Kia has established itself as the marque of choice for someone with a tight budget looking for a reasonable car. That is a big step forward - in the early 1990s, the cars were aimed at the misguided and gullible. It's a laudable aim - nothing too fancy, servicing a need that people have for no-frills transport. Superminis and city cars in particular are a Kia forte.
For the money that Kia asks in return for these cars you very often can't do better - immediate competition is getting the bus instead, or taking the occasional taxi and walking. There are some dodgy superminis about the place where you probably would prefer to walk, but the Kia Rio is not one of them.
With a price of just over £8,000 for the entry-level car (which even includes air-conditioning as standard) you can't really go wrong. The Rio is not a class-leading car, but it is good, solid, sensible transport.
The styling of the Rio isn't as dynamic as some competitors, but you won't misplace it in the supermarket car park either. Indeed, from a certain angle there's even something slightly handsome about it.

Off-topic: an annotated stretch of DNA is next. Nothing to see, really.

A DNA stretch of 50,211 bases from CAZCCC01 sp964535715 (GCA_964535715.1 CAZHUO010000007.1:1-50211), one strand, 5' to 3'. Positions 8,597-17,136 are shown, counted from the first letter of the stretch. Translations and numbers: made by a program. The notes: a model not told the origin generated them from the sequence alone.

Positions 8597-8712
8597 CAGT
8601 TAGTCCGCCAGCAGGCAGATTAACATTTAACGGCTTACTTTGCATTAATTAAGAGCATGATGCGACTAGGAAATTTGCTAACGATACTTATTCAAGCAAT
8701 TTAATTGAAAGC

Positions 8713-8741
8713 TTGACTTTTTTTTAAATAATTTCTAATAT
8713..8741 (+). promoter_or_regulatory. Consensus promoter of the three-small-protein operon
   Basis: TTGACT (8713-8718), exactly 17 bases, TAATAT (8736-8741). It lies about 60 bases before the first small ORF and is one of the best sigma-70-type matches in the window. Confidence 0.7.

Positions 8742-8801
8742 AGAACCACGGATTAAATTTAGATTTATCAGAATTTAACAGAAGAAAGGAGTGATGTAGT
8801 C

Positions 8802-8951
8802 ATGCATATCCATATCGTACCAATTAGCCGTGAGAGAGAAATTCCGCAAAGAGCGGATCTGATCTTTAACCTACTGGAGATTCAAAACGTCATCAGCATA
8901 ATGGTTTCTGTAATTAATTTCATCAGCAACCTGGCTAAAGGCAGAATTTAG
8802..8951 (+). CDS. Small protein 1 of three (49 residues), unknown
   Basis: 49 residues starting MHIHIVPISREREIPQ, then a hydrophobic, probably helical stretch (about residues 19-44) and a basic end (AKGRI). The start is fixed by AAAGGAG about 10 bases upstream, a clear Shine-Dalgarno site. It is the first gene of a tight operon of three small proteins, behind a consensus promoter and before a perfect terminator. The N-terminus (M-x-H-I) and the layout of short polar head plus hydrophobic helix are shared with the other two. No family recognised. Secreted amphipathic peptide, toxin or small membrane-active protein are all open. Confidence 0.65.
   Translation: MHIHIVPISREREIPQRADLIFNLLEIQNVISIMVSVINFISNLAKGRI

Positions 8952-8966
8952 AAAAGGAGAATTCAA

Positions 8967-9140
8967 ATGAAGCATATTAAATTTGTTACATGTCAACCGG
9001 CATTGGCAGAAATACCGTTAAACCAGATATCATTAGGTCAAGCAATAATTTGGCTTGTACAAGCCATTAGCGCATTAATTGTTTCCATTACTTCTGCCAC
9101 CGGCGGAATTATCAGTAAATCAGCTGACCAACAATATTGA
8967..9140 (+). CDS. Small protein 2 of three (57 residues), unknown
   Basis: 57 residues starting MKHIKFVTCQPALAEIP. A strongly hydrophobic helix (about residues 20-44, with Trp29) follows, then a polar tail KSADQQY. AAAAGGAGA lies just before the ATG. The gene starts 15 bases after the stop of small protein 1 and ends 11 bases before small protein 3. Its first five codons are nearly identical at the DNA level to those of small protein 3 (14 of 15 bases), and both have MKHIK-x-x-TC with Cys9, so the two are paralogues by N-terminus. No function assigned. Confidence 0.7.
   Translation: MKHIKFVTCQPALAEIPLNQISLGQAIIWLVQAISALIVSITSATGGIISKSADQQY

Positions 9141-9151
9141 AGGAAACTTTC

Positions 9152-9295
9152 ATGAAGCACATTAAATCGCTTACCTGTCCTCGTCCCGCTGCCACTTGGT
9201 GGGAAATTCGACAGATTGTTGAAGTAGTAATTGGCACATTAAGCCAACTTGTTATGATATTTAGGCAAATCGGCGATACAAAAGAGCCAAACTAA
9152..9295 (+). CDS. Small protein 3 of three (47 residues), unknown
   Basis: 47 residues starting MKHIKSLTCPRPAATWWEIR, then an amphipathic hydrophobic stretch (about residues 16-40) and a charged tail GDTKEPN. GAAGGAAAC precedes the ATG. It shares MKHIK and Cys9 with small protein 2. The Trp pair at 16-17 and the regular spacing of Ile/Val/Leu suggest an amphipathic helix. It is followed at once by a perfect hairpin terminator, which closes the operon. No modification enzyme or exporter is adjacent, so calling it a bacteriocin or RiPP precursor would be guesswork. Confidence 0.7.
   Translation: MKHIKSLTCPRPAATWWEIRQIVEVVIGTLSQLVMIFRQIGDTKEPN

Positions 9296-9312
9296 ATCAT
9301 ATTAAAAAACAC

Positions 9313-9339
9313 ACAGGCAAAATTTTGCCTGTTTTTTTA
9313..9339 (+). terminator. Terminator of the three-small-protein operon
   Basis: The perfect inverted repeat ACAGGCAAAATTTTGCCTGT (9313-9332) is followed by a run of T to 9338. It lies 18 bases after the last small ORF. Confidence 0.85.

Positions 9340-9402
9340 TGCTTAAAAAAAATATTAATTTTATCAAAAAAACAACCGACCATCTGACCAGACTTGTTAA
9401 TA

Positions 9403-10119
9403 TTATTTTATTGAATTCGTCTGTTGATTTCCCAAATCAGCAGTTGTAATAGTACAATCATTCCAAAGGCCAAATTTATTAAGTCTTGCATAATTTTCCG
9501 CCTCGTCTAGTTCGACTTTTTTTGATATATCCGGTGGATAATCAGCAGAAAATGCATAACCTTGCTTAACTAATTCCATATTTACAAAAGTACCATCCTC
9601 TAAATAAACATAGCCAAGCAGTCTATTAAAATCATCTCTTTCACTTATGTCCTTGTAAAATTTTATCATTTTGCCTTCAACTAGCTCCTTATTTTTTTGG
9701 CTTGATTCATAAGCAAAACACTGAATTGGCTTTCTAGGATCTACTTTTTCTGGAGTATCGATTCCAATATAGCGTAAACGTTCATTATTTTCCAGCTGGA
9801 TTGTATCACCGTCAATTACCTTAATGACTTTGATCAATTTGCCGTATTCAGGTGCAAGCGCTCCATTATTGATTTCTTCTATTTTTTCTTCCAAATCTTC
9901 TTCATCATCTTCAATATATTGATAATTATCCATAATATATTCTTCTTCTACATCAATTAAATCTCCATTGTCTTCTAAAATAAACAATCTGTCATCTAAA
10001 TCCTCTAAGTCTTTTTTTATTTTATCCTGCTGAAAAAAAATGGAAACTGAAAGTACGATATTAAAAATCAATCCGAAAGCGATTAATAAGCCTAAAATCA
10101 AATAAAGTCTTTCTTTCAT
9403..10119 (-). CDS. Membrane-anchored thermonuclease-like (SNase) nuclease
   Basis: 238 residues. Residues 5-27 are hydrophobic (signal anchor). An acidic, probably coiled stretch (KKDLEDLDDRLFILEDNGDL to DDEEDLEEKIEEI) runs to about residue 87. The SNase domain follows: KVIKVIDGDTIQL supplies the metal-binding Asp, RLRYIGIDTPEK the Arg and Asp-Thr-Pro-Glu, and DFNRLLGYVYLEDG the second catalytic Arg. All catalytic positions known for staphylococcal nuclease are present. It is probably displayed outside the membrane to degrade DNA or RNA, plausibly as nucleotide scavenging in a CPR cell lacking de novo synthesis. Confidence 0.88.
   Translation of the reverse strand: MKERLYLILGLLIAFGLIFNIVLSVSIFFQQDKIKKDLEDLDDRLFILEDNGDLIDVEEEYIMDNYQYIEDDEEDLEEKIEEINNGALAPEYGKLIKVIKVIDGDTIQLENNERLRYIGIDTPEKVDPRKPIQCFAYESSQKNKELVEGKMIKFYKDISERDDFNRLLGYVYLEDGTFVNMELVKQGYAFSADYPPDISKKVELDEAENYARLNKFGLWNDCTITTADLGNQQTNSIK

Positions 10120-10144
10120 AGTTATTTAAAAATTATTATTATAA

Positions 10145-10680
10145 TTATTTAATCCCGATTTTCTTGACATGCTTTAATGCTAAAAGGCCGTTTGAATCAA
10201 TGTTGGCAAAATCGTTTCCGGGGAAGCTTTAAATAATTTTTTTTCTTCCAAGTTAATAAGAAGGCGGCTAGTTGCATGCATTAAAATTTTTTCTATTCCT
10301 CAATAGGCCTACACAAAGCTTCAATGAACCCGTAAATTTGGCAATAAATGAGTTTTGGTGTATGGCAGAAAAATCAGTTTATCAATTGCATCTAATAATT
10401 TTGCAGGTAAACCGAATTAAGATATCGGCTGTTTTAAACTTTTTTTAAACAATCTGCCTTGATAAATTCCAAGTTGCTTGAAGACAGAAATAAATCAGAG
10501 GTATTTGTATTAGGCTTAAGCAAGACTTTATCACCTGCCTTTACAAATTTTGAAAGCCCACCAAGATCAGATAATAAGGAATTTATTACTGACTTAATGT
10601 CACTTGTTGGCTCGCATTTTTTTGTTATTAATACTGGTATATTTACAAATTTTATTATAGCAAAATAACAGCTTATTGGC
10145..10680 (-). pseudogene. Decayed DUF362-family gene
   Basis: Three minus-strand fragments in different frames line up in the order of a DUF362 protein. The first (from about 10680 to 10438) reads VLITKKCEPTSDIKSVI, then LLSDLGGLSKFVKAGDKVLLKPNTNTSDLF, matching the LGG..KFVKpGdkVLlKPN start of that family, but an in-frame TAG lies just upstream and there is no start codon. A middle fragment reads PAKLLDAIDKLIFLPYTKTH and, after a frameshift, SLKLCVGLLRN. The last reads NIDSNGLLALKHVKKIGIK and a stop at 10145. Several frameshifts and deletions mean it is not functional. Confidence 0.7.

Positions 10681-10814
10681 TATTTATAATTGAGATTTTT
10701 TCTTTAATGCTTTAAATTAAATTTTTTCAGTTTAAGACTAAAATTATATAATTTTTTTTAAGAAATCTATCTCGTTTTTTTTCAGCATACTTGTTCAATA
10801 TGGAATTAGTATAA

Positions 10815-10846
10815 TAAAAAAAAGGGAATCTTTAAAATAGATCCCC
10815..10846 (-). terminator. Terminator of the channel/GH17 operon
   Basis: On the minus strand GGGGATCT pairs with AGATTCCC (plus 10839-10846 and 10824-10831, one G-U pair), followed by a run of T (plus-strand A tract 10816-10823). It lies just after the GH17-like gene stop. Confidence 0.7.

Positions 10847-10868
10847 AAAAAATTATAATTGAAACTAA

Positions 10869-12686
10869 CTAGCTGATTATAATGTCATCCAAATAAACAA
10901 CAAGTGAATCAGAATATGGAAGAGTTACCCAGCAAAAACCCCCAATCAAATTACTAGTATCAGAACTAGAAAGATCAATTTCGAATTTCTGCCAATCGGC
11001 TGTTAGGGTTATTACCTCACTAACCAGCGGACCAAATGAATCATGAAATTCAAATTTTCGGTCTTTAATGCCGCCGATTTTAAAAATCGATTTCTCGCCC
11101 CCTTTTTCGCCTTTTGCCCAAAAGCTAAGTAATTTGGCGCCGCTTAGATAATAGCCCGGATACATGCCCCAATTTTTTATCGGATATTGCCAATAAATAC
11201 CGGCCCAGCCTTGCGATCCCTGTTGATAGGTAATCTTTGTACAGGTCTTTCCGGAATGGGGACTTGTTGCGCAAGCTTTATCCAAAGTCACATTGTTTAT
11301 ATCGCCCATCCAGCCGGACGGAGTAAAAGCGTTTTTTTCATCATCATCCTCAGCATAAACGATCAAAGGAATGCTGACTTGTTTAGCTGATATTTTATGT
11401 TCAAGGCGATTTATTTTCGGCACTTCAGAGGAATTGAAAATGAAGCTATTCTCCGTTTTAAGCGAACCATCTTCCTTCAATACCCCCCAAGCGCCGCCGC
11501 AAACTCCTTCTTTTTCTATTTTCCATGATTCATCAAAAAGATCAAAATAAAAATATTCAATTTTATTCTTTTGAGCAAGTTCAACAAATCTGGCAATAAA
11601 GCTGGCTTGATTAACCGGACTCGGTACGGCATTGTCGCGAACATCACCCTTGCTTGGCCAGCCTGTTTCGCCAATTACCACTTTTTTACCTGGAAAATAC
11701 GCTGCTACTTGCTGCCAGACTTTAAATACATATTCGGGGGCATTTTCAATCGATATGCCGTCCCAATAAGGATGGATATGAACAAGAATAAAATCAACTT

Cabin plastics do feel cheap inside, but for the money that's what you're going to get. The dashboard layout is practical and easy to use and there is plenty of room up front for the driver, even if there is a lack of adjustability once you're installed.
The cabin is spacious, and whilst the seats are split-folding numbers as standard, the Rio lacks the nifty touches of the Honda Jazz. Four people will inside the car in reasonable comfort, and the boot is a decent size too.
The 1.4-petrol engine on offer with the Rio didn't manage to win us over, feeling gasping and underpowered for our tastes. Luckily the 1.5-litre diesel unit is plenty powerful enough, offering lots of torque and reasonable fuel economy too. It's a no brainer for us.
Unfortunately for the willing engine, the handling doesn't have the same levels of get-up-and-go. The steering is perfunctory at best, and the front tyres lack any sort of communication that would allow you to push the car. On the positive side, the ride is soft enough for your slow pace to at least be comfortable.
The biggest downside for what remains a reasonably-priced car - that is, once you resigned yourself to the insipid handling - is the duff aftermarket stereo. But you can't win 'em all...